John Sayles turns attention toward today's urban mess


October 06, 1991|By Stephen Wigler

Our cities are a mess: Crime is rampant, there's not enough money to pay for public services (but there is enough to line the pockets of the powerful and the wealthy), tribalism is rampant, everyone hates everyone else's guts and no one -- least of all the people who make movies -- seems to give a damn.

No one, that is, except John Sayles, whose "City of Hope" opens Friday at the Charles Theatre. This is a film that is likely to make people aware of poverty and the spiritual sickness of our postindustrial age in the same entertaining but honest way that the great novels of Charles Dickens did in the England of his day.

Perhaps not surprisingly, Sayles is also considered one of our best fiction writers -- he earned a MacArthur "genius" grant in 1983 -- and readers who don't pay much attention to movies are sometimes surprised to discover that he's also a filmmaker. Before starting work on "City of Hope," he had just finished an epic novel, "Los Gusanos," about a cast of Cubans' lives from the 1930s to the 1980s. The work had taken him 13 years to complete -- he learned to read and speak Spanish fluently just to write it -- and "it was time," Sayles says, "to do something new."

"It had had been in my head that I had to do something about a whole city and the interconnectedness of society," he says. "I have lived most of my life in cities and I feel responsible to them. Cities are what civilization is about -- if they go, we all do.

"The film is about decaying urban politics, and the [fictitious] city here is in what I call the Tammany Hall period. In this country, there's a tradition of cities being ruled by one ethnic or power group and then eventually that group moves out to the suburbs. But there's a short period during the transition when the outgoing group is still in control. And in that time -- in this film it's before the blacks and the Hispanics wrest control from the Italians and the Irish -- they're not handing out patronage, they're just stuffing their pockets. It's a dirty treasure hunt and everyone suffers."

The film has almost two dozen characters -- including the physically imposing Sayles himself as a small-time shakedown artist -- but the moral center of the film is played by Joe Morton (a longtime Sayles favorite) as a well-intentioned black pol who's idealistic enough to be bothered by the ethical sacrifices he must make in order to help his people.

"I don't like to say that the old days were better, but in some ways they were," Sayles says. "It was once the case that a politician was able to speak of crime as 'a police matter.' But in a society that's become increasingly tribal that's become impossible. If it has to do with race, a politician must have an opinion -- he has to figure out if he needs to gain points with the police or the community.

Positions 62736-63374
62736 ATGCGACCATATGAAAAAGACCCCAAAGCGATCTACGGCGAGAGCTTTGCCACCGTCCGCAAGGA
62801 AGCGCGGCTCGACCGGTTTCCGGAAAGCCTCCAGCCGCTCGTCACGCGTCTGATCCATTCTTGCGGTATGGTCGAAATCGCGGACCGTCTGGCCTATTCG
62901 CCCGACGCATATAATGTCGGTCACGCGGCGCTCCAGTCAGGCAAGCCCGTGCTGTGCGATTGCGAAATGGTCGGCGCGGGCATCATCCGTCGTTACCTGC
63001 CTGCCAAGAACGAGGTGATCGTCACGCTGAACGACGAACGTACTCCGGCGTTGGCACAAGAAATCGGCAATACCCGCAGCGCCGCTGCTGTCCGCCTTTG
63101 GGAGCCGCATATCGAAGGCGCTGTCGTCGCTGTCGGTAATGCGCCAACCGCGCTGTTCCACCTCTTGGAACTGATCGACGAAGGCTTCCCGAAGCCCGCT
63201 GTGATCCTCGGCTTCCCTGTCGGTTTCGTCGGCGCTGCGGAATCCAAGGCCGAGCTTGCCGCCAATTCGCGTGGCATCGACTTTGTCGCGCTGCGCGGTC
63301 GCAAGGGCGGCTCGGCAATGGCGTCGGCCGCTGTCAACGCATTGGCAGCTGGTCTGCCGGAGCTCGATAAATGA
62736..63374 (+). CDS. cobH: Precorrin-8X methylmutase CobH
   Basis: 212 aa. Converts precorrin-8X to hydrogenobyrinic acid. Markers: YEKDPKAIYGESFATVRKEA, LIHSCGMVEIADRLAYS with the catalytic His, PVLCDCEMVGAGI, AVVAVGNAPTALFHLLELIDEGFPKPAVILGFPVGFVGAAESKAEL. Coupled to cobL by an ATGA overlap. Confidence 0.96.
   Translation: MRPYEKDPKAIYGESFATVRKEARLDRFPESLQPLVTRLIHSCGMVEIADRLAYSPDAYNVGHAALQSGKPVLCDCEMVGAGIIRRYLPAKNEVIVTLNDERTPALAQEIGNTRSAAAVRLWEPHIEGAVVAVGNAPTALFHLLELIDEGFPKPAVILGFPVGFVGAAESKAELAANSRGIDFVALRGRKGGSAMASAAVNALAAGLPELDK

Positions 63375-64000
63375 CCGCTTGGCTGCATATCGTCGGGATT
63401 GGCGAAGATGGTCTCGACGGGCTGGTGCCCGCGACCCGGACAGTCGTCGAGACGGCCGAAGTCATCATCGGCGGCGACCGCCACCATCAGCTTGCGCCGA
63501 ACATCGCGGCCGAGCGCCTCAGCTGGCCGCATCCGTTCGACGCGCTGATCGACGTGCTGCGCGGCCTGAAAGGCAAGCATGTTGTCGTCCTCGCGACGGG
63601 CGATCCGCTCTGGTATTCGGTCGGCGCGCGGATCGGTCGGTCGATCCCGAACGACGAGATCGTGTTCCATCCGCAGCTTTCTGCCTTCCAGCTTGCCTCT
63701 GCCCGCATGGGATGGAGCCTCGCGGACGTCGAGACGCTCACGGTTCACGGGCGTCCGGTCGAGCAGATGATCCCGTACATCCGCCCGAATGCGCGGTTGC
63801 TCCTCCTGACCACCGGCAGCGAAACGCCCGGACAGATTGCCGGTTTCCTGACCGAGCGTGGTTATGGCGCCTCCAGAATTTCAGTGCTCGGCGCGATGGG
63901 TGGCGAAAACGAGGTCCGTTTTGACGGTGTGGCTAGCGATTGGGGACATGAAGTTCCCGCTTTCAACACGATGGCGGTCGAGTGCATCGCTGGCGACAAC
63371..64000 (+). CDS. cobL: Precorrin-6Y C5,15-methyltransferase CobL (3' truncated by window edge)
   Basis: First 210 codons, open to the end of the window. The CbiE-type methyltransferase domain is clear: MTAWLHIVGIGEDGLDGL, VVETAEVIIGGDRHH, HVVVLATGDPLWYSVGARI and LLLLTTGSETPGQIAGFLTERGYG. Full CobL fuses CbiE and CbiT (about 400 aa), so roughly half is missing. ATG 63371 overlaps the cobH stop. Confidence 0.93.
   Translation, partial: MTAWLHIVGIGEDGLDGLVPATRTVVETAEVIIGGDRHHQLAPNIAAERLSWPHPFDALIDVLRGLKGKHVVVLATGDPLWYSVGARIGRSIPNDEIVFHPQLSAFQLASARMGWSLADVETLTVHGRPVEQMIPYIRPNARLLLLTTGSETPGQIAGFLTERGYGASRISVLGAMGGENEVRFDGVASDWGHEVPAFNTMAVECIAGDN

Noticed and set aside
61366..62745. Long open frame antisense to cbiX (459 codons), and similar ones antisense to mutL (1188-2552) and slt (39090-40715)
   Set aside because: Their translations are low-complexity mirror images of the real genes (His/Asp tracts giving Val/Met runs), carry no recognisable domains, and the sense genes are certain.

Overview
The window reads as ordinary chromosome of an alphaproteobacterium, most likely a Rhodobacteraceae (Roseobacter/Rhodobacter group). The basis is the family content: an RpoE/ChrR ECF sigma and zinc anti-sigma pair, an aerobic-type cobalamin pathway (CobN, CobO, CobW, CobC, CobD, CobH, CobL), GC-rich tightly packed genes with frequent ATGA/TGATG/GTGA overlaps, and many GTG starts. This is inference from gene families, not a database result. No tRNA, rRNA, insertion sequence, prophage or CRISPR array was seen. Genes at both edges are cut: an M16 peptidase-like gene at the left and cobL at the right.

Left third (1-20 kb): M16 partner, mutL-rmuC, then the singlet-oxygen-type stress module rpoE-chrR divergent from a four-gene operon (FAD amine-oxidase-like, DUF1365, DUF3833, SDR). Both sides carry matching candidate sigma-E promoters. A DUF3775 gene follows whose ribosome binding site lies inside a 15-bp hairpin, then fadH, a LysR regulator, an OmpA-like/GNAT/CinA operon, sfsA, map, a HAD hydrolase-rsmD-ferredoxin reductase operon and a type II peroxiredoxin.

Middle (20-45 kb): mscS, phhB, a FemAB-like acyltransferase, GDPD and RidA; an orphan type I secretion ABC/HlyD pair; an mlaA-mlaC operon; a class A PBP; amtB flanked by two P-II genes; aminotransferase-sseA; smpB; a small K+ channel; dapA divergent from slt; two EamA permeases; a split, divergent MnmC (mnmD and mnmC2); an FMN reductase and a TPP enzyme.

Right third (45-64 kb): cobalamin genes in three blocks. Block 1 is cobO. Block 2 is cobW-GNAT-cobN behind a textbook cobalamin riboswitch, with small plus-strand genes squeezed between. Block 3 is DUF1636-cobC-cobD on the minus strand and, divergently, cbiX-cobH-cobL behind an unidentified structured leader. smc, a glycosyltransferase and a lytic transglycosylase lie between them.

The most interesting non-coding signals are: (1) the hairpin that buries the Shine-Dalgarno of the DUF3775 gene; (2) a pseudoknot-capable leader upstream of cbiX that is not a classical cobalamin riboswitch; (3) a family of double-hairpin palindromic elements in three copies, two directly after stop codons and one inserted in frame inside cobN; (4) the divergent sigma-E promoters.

"Joe's character is put in the position of having to defend two kids whom he knows are guilty. But he's somebody who's also lucky in that he still believes there's the possibility of personal action. So even though he makes an ethical compromise, he's still able to turn it into something positive."

When it comes to turning a bad situation to advantage, Sayles himself is an expert. He's an an independent filmmaker in the way that Arnold Schwarzenegger is a body builder -- it's obvious in everything about him. The 40-year-old director lives in a rundown section of Hoboken, N.J., across the river from New York, with his partner and producer of 17 years, Maggie Renzi. Their low-budget films usually cost just $3 million to $4 million to make and they raise all the money themselves -- Sayles is one of the best-paid screenwriters in Hollywood when he works for other people. To keep costs to a minimum he uses no stars but such fine actors as Morton, Vincent Spano and Tony LoBianco, who have worked with him before.

"When you have no money, you have to work cheaply and efficiently," Sayles said.

Indeed. If American cities were run as efficiently as Sayles' films -- his six previous movies were all critical and financial successes -- "City of Hope" would never have had to have been made.

"The cost of all seven of my films is about $17 million, less than the cost of an average feature film in Hollywood today," he notes. "Pre-planning is the secret. Generally I shoot my films in seven or eight weeks. 'Brother from Another Planet' was shot in four; 'City of Hope' in five. So I don't have to pay people for long and the fact that I'm the writer and the editor as well as the director also saves money.

"How could I do things differently? Do you think I could sell my movies to Hollywood? Hollywood movies tend to simplify things and get things on a heroic basis. That makes for an idea that's easy to pitch and it makes for a good coming-attractions trailer.

"But I'm interested in the complexity of human behavior and that's hard to sell to a bunch of guys who are interested in making a quick buck. Plus, my stories themselves are so unsexy -- lesbianism in 'Lianna,' labor relations in 'Matewan' and the counterculture in middle age in 'The Return of the Secaucus Seven.' My films don't get a mass release, but they're made so cheaply that even a tiny proportion of the market will earn back

enough so that I can make another."

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